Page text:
Now that the shocking news of the assassination of Haitian President Jovenal Moïse – the leader of Caricom’s most populous member – has sunken in, answers to the many questions raised are being sought. The basic question of “who” were the assassins has been answered. The Colombian military has confirmed that 26 of the 28 men – in what has to be a mercenary unit – were ex-Colombian soldiers. The other two are American citizens of Haitian descent from the large Haitian emigre population in Miami. The Colombian mercenaries were recruited by four named firms.
The 50-year war in Colombia against the drug cartels that ship most of the cocaine to the US and elsewhere – including through Guyana – has produced thousands of battle-hardened retired soldiers in their forties. Mercenaries have long been a staple in Africa, the Middle East, Afghanistan and elsewhere. Colombians are far less expensive – and expendable – than the US and European mercenaries. The wife of one of the 17 Colombians arrested – three were killed and six are on the run – said he had been recruited last month for US$2700/month. They were flown to Haiti’s neighbour, Dominican Republic, and later crossed the overland border. The two Haitian-Americans were recruited as interpreters once they were in Haiti.
The big question is who wanted President Moïse assassinated to hire the assassins? At US$2700 per person – and it is certain that some of the more senior military personnel would have been more highly compensated – this amounts to US$75,600 monthly. The unit was accommodated for a month in the Dominican Republic, and from some Facebook postings, this was at resorts which do not come cheap. This would cost a pretty penny. From what is evident – even though it is now being investigated – it would appear that the president’s security detail had been compromised: another expensive proposition. While the “success” of the operation in executing its mission (pun intended) is undoubted, the extraction of the team failed, but monies would have been expended for this contingency.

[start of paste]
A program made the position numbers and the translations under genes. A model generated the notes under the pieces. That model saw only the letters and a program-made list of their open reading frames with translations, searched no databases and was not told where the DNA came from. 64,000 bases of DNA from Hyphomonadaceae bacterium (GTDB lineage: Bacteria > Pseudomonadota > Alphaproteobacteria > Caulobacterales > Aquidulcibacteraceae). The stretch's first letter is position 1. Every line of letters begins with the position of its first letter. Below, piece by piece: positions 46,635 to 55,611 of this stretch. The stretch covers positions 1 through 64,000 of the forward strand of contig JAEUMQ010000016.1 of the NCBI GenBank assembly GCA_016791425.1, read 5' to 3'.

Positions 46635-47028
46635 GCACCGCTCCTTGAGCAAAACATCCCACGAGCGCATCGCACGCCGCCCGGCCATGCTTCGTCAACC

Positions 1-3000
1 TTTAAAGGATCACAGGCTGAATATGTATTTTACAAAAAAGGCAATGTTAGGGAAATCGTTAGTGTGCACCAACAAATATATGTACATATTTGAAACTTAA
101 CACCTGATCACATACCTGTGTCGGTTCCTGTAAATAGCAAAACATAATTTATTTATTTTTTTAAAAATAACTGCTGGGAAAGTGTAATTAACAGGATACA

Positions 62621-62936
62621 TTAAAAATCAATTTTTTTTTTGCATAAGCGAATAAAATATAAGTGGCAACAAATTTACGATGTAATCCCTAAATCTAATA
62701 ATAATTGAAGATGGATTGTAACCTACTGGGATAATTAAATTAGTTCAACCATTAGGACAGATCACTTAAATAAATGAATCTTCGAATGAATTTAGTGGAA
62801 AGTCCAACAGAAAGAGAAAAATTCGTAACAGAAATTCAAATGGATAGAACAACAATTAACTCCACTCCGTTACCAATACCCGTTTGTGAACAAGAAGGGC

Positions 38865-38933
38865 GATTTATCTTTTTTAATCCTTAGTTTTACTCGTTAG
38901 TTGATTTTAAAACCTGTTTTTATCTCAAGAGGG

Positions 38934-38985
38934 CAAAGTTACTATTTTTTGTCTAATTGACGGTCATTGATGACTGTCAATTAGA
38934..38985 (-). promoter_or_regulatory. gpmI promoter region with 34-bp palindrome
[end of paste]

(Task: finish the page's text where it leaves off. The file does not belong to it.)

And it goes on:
All in all, this was an expensive, well-planned exercise that was strategic in its aims, raising the question of who hired the mercenaries, and “why”? From what we know of Haiti, there might be two possibilities, which are themselves not unrelated: politics and gangs. President Moïse had precipitated sustained protests because of opposition questions on the legitimacy of his presidency. The Nov 2015 elections’ results were disputed as fraudulent, and rescheduled in Nov 2016, which Moïse – though again disputed – also won and was sworn in on February 2017. Opponents claimed his 5-year team ended in Feb 2021 – from the time of his first scheduled inauguration of Feb 2016 while Moïse insisted his term would end on Feb 2022.
One possible – and possible “prime” – candidate for the title of “intellectual author” would then be from the ranks of the Opposition, frustrated by what they considered Moise’s “intransigence”. The Opposition would have received funding from the oligarchy that is still paramount in Haiti for the last 200 years. Most analysts have concluded the assassination was not the work of the numerous deadly gangs that have plagued Haiti for decades, and which recently have formed a loose alliance, G9. They had the necessary firepower and manpower to stage a direct attack on the President if they so desired, and it is unlikely they would outsource such a task. It is also unlikely that “foreign powers” were behind the assassination, since Haiti is not of any strategic importance at this time.
Moïse’s constitutional successor should have been the Chief Justice, but he died of COVID-19 a few weeks before. The incumbent Prime Minister (ag) Claude Joseph is being challenged by several persons, leading to further uncertainty. The US has been requested to send troops to maintain order, but this would be a controversial move in light of the last presidential assassination in 1915 and denouement to the entry of American troops.
Maybe this would be a role that Caricom troops can play.